There are bands that neatly fit into categories and then there are those that seek to be a "category" unto themselves — as to the latter, meet Chrome Hoof. Formed in 2000 by Leo Smee, bassist of UK doom-metal-ers Cathedral, Chrome Hoof began as a drum 'n' bass duo and grew into a performance-oriented collective resembling Funkadelic/Parliament, Hawkwind, and Afro Celt Sound System. Its approach combines aspects of psychedelia, electronic dance music, metal, funk, and progressive rock for an unpredictable, invigorating mash-up of styles and moods.
"Enter the Drobe" conjoins the sweeping prog-pomp and dense textures of Yes with the thorny, jerky angularity of Minutemen. "Ultimate Sealed Unit" finds the Hoof making metallic grind over pulsating Phillip Glass-style minimalism, then giving way to a belligerent King Crimson-like romp. Coming across like the work of an ultra-caffeinated Arcade Fire, "When the Lightning Strikes" is an epic workout of fiercely rippling bass lines, demonic drumming, volatile dynamics and crescendos, and undulating, slightly trippy vocals from the Noisettes' Shingai Shoniwa. The contrast-laden "Varkada Blues" features amorously cooing female voices and hellacious guttural vocals by Carcass' Jeff Walker before finally exploding in a shower of synthesized blissed-out textures. Pick hit: "Tortured Craft," with its irresistible reggae-flavored Midnight Oil-meets-Big Audio Dynamite oh-oh-oh hook and Shoniwa's soulfully swaggering vocals.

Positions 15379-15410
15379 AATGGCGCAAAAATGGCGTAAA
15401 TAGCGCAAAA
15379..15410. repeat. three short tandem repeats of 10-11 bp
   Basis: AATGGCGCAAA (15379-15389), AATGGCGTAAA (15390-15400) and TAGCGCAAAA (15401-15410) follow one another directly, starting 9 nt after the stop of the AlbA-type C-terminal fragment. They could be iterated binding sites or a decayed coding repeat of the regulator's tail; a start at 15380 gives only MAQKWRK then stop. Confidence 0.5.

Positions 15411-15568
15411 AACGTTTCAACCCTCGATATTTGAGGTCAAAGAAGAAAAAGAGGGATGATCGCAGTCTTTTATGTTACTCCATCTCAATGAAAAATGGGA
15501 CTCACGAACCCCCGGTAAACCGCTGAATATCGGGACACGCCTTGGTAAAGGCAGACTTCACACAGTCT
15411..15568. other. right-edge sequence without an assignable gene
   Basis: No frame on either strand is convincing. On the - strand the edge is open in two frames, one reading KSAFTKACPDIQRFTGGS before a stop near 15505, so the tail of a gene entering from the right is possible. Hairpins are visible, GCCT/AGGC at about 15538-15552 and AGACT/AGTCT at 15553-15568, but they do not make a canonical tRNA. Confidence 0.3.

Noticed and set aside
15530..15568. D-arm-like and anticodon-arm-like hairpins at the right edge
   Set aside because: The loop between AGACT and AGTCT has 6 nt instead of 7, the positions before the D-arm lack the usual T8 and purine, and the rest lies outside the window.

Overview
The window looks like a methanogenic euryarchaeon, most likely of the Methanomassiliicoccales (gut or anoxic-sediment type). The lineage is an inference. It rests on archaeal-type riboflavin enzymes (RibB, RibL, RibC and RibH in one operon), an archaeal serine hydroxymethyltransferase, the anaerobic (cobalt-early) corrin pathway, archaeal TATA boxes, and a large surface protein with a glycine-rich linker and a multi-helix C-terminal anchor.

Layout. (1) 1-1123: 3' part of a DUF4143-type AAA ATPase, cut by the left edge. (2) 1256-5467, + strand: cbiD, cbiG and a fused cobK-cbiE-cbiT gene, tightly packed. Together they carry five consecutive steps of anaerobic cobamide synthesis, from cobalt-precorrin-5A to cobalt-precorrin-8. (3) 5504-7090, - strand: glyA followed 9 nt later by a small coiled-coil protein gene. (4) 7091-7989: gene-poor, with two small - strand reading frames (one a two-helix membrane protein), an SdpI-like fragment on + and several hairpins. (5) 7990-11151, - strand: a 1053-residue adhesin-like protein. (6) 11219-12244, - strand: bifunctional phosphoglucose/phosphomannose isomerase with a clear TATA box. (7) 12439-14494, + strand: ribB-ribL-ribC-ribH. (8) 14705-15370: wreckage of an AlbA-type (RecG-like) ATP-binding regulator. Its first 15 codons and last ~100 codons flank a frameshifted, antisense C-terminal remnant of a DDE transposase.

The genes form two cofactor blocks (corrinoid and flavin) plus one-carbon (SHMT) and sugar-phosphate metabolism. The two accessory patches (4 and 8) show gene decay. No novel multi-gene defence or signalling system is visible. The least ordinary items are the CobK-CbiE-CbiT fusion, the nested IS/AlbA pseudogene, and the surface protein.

Chrome Black Gold is not for those seeking a consistent listening experience: It's a kaleidoscopic — and joyous — convergence of sounds, circumventing self-conscious quirkiness and excess. (Cuneiform Records)